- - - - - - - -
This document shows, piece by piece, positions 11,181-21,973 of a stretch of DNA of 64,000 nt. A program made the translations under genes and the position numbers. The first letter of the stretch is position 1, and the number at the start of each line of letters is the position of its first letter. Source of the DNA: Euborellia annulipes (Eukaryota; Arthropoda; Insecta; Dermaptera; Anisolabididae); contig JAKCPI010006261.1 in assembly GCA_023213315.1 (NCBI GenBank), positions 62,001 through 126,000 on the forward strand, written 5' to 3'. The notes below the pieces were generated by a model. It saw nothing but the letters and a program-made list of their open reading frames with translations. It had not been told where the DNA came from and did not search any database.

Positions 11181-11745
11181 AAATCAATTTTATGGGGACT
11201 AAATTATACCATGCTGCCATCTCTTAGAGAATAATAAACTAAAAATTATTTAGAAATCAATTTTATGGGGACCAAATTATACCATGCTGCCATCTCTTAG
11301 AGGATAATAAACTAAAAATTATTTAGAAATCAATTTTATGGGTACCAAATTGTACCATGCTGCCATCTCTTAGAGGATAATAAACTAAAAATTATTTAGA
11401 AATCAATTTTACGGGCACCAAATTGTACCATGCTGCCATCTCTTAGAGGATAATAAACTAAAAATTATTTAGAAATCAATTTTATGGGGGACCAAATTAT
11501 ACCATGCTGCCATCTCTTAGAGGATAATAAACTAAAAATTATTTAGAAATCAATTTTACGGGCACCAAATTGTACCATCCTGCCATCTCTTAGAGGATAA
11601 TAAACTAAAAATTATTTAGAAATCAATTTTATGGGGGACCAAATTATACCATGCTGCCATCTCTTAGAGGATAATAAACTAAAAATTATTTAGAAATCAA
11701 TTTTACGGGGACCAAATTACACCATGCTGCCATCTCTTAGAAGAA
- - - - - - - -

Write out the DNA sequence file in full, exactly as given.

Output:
This document shows, piece by piece, positions 11,181-21,973 of a stretch of DNA of 64,000 nt. A program made the translations under genes and the position numbers. The first letter of the stretch is position 1, and the number at the start of each line of letters is the position of its first letter. Source of the DNA: Euborellia annulipes (Eukaryota; Arthropoda; Insecta; Dermaptera; Anisolabididae); contig JAKCPI010006261.1 in assembly GCA_023213315.1 (NCBI GenBank), positions 62,001 through 126,000 on the forward strand, written 5' to 3'. The notes below the pieces were generated by a model. It saw nothing but the letters and a program-made list of their open reading frames with translations. It had not been told where the DNA came from and did not search any database.

Positions 11181-11745
11181 AAATCAATTTTATGGGGACT
11201 AAATTATACCATGCTGCCATCTCTTAGAGAATAATAAACTAAAAATTATTTAGAAATCAATTTTATGGGGACCAAATTATACCATGCTGCCATCTCTTAG
11301 AGGATAATAAACTAAAAATTATTTAGAAATCAATTTTATGGGTACCAAATTGTACCATGCTGCCATCTCTTAGAGGATAATAAACTAAAAATTATTTAGA
11401 AATCAATTTTACGGGCACCAAATTGTACCATGCTGCCATCTCTTAGAGGATAATAAACTAAAAATTATTTAGAAATCAATTTTATGGGGGACCAAATTAT
11501 ACCATGCTGCCATCTCTTAGAGGATAATAAACTAAAAATTATTTAGAAATCAATTTTACGGGCACCAAATTGTACCATCCTGCCATCTCTTAGAGGATAA
11601 TAAACTAAAAATTATTTAGAAATCAATTTTATGGGGGACCAAATTATACCATGCTGCCATCTCTTAGAGGATAATAAACTAAAAATTATTTAGAAATCAA
11701 TTTTACGGGGACCAAATTACACCATGCTGCCATCTCTTAGAAGAA